Thursday, October 12, 2006

Militant National Democratic Culture in the USC

The University Student Council has always been influenced by the national democratic movement in all aspects, including the administrative culture in which it operates. One reason why the Weberian characteristic of strict subordination is very difficult to implement in the USC is due to the strong notion of collective and democratic leadership in the student council. The Chairperson cannot simply decide on pivotal student and national issues by himself without first consulting the General Assembly, the Executive Committee or even the general student body. In the USC, as in all organizations of the national democratic movement, such is how decision-making works, unlike in many corporations and bureaucracies where policy decisions are limited to select individuals and groups. On the other hand, the concept of democratic centralism is very much part of the administrative workings of the USC, especially when deciding on very critical issues such as tuition fee and budget cut campaigns. The use of democratic centralism is one of the most effective means by which unities and plans are implemented efficiently because it assumes that all members shall be acting accordingly as planned, deliberated and debated by all members. Moreover, the propensity for compartmentalizing projects and issues as primary or secondary in priority is also very much attributable to the militant culture of the national democratic movement. While even the rational theory of bureaucracy would have this in their system, the prioritization of the USC is based more on whether or not the priority shall affect the greatest number students at a given time, more than procedural or resource constraints. Also, the concept of united front, while generally used in mass struggles and campaigns, is also effective in the administrative work of the USC. Classically, this concept assumes that other classes in society, including the national bourgeoisie, can be allied with against the most despotic political leader at a given time. While antagonisms do exist between the national bourgeoisie and other oppressed classes and sectors, it is not a bar from creating an alliance between each other against whom the greatest antagonism exists across all classes. Despite this lofty description, the USC has managed to apply this when dealing with the UP Manila administration. While the USC acknowledges that the UP Manila administration can never be allied with in terms of opposition to tuition increases and lab increases, it recognizes that such condition is not a bar from reaching out to the administration and get small concessions, especially on much needed student council equipment. As a result of this, the USC was able to procure a brand-new computer and laser printer, notwithstanding a new grant for the publication of a newsletter and web domain.[1] Over-all, the influence of the national democratic culture as briefly discussed has been very helpful in the continuing operations of the student council.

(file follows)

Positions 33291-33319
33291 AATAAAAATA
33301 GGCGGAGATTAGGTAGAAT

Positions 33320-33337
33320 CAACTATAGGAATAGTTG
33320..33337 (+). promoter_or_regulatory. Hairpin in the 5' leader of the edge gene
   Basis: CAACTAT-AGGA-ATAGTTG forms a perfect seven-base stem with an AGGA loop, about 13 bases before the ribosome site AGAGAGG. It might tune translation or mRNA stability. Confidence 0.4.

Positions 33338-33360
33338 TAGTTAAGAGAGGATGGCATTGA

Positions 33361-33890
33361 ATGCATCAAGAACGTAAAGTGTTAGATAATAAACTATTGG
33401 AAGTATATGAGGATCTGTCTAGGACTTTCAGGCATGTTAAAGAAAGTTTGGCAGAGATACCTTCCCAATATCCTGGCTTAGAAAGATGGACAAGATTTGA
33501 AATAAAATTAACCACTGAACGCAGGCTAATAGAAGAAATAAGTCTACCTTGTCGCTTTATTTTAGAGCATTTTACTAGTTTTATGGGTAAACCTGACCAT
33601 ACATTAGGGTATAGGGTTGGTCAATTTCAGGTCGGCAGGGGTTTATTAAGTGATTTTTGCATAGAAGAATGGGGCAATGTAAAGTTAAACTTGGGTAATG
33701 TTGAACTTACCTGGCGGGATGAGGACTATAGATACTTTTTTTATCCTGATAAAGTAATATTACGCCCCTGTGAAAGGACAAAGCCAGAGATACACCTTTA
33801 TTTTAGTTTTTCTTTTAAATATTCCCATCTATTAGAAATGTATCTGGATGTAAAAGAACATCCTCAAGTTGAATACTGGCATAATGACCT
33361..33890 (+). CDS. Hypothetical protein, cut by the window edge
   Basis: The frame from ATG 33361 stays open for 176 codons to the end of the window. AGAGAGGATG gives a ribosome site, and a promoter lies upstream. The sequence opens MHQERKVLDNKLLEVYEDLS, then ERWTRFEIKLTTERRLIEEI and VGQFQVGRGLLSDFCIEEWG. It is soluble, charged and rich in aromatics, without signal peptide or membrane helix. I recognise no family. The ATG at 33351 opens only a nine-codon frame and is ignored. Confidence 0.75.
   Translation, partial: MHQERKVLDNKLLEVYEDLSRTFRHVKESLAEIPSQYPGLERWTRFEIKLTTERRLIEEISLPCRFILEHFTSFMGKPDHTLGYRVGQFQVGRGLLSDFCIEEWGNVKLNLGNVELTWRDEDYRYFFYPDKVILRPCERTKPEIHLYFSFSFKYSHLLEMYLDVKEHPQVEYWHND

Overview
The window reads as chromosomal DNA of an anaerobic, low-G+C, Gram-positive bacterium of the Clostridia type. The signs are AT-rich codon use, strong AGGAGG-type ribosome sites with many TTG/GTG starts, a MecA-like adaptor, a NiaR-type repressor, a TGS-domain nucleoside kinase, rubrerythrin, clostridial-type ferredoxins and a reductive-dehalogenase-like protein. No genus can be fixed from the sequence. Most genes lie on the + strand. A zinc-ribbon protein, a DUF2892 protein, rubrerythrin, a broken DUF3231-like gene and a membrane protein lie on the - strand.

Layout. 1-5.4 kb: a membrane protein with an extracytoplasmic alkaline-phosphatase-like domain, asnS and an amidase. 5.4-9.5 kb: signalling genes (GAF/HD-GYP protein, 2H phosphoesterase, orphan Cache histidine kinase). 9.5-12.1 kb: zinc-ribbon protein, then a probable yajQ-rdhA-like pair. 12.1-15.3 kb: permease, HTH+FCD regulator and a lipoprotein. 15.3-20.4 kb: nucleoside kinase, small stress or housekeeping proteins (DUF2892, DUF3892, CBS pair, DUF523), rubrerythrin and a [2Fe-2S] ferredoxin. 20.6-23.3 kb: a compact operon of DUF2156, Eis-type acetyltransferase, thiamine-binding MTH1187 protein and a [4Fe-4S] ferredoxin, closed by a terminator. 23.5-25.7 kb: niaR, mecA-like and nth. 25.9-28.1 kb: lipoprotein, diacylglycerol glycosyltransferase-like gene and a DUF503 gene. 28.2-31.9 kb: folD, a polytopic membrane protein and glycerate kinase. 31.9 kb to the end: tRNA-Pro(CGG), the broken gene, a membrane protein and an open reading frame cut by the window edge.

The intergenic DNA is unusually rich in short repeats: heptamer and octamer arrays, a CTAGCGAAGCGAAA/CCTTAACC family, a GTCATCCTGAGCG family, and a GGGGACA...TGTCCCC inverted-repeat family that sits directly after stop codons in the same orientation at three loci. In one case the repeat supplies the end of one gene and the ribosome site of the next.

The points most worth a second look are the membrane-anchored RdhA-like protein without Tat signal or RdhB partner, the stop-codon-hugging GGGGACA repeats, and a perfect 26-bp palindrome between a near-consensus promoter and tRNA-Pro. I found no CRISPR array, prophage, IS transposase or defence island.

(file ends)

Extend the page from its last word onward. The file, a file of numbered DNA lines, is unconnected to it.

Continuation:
[1] USC 2006-2007

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